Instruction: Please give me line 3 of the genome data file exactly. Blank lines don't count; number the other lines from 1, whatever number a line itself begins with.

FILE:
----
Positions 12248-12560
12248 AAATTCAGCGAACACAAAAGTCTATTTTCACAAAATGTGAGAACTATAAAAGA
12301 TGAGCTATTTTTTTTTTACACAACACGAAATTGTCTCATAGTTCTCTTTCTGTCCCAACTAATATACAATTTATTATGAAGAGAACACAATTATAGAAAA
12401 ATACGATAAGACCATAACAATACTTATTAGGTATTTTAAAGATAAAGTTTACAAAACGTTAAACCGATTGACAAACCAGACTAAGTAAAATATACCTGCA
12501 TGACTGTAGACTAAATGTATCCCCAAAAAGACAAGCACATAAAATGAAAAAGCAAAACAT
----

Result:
12301 TGAGCTATTTTTTTTTTACACAACACGAAATTGTCTCATAGTTCTCTTTCTGTCCCAACTAATATACAATTTATTATGAAGAGAACACAATTATAGAAAA